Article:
Thesis writing: Chapter by chapter or full first draft

Photo by Vladimir Kramer, sourced from Unsplash
Photo by Vladimir Kramer, sourced from Unsplash

It has been now a week since I gave my supervisors the full draft of my thesis, so (now recovered) I think it is a good time for an update.

My thesis has eight chapters:

  • Chapter One: Introduction
  • Chapter Two: Literature review and theoretical framework
  • Chapter Three: Methodology
  • Chapter Four: Case studies
  • Chapter Five: The case study sites
  • Chapter Six: Adaptation to the climate
  • Chapter Seven: The background and meanings of comfort
  • Chapter Eight: Conclusions

So far my supervisors have seen all chapters individually apart from introduction and conclusion, which means there is still more work to come. There are at least three chapters (three, four and five) which I am very comfortable that are done. The others might still need some polishing. The good thing is that classes will be finished by early June so I will have a month to work full-time on these improvements. Hopefully they will be ‘just improvements’. I will know in the next couple of days.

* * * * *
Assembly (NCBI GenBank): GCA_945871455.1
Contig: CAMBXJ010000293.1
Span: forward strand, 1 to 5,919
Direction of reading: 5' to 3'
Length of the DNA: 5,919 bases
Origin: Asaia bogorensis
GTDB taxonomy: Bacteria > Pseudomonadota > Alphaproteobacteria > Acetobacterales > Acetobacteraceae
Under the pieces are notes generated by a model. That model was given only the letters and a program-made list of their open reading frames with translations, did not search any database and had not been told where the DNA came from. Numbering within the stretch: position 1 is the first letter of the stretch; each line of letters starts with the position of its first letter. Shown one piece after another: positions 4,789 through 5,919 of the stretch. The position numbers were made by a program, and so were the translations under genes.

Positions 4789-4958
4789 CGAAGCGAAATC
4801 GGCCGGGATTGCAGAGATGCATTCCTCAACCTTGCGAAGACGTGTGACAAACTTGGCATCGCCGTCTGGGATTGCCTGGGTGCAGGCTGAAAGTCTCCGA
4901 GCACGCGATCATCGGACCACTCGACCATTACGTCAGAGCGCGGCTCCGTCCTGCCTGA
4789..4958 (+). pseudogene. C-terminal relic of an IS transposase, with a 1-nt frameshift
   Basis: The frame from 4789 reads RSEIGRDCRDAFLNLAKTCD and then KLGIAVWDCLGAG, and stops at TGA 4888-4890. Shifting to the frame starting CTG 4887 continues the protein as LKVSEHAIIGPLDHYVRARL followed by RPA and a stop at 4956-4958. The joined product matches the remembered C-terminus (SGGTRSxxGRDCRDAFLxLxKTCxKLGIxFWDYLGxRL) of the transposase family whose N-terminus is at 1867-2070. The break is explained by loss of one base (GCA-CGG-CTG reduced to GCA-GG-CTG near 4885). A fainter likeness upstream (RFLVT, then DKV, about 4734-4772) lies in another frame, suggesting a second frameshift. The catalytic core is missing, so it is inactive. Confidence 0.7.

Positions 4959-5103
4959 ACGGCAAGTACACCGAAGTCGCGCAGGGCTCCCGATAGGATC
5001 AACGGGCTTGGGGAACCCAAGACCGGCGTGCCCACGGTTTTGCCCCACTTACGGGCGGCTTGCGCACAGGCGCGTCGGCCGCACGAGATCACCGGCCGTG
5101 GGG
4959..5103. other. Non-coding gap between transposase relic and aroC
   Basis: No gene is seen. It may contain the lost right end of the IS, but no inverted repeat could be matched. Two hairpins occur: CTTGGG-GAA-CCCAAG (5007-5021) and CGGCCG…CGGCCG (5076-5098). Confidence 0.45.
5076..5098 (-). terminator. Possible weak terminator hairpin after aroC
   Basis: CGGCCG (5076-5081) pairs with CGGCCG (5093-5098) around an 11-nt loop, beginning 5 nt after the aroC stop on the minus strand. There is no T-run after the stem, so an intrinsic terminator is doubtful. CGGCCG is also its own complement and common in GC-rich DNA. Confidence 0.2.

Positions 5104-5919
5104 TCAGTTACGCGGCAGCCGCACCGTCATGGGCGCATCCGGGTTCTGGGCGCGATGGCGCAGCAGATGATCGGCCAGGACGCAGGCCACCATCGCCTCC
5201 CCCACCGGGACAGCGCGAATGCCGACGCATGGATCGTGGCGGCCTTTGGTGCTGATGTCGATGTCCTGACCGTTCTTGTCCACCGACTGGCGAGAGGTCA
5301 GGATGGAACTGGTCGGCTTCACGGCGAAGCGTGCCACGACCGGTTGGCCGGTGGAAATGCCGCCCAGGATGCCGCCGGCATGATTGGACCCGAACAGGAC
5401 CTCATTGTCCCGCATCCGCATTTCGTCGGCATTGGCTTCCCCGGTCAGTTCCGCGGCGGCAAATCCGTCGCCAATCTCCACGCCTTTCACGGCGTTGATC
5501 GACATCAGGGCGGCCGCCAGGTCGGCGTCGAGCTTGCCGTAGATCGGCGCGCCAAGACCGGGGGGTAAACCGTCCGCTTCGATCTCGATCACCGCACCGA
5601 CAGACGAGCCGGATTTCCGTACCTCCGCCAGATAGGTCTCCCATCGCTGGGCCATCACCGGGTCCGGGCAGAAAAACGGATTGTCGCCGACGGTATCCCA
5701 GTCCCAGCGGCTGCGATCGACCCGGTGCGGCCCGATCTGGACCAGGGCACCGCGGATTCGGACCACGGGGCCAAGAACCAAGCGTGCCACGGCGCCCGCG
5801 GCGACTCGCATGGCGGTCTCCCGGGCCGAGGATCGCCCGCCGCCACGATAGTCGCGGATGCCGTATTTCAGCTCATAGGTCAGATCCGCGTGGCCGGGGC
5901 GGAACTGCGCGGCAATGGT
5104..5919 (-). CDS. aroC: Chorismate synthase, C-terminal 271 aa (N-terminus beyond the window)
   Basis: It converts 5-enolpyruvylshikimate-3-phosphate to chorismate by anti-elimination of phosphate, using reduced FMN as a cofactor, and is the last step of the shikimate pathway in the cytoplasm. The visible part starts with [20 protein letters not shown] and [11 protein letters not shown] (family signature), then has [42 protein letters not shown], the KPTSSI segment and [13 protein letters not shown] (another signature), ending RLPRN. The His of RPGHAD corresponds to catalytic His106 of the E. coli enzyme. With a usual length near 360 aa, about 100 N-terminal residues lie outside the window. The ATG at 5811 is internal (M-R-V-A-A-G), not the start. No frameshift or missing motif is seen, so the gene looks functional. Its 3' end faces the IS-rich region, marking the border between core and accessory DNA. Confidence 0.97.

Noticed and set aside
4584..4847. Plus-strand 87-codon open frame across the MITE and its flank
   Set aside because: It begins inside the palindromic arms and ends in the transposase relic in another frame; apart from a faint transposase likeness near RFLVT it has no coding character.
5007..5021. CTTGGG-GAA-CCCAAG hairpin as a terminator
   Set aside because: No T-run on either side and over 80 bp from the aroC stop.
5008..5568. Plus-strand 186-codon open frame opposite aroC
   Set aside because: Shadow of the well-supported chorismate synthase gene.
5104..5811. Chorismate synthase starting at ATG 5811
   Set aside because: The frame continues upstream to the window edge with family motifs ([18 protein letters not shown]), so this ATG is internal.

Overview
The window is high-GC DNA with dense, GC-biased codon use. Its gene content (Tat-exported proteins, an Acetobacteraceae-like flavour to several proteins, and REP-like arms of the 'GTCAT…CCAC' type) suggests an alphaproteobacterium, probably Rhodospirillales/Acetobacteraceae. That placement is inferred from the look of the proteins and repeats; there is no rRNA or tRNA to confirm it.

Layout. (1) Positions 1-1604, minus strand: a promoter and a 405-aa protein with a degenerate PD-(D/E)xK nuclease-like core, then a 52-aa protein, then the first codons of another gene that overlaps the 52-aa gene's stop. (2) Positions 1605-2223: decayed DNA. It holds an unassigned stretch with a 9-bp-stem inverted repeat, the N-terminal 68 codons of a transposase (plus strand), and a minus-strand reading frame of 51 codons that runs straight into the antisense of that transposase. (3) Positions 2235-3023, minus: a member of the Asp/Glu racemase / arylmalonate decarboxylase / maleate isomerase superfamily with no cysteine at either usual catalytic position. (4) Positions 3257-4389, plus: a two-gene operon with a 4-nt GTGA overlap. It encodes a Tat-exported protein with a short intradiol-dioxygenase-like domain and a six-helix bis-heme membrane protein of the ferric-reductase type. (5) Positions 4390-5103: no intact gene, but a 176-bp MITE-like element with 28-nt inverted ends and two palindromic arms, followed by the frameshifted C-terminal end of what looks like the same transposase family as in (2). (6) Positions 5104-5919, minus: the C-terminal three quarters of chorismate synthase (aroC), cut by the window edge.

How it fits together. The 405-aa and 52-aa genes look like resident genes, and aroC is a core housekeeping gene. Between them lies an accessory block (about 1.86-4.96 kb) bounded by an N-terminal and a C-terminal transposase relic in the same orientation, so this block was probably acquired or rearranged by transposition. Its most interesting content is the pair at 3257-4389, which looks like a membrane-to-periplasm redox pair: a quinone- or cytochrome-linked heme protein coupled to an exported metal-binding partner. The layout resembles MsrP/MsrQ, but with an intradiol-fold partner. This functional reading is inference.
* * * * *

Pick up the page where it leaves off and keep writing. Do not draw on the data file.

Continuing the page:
The process of writing and revising the thesis has raised some questions in my mind though. When I did my Masters in Building Science in Brazil, I discussed aspects of the dissertation chapters with my supervisor, made the final decisions about them, and when I had the full draft, it was printed and given to him.

For the PhD thesis the process was different. In March 2013 I presented a work at CELA. That paper was based upon preliminary results of my research at that stage, based upon 61 of a total of 86 in-depth interviews. After that presentation, it seemed to me the logic thing to do was to carry on writing the results. And I did. I wrote the three results chapters (five, six and seven), then I reshaped the literature review, methodology, case studies, conclusions and introduction. This was pretty much the rather messy order in which I wrote my full thesis.

This process was uncomfortable at times, especially because this is the first time my supervisors are reading my whole thesis, although they have seen pretty much everything before. The idea of ‘how it flows’ is what I am concerned at the moment. They know everything that is there, but does it work after all?

I have heard from some that the process of writing science and social sciences are usually approached different, what do you think? What is your experience?

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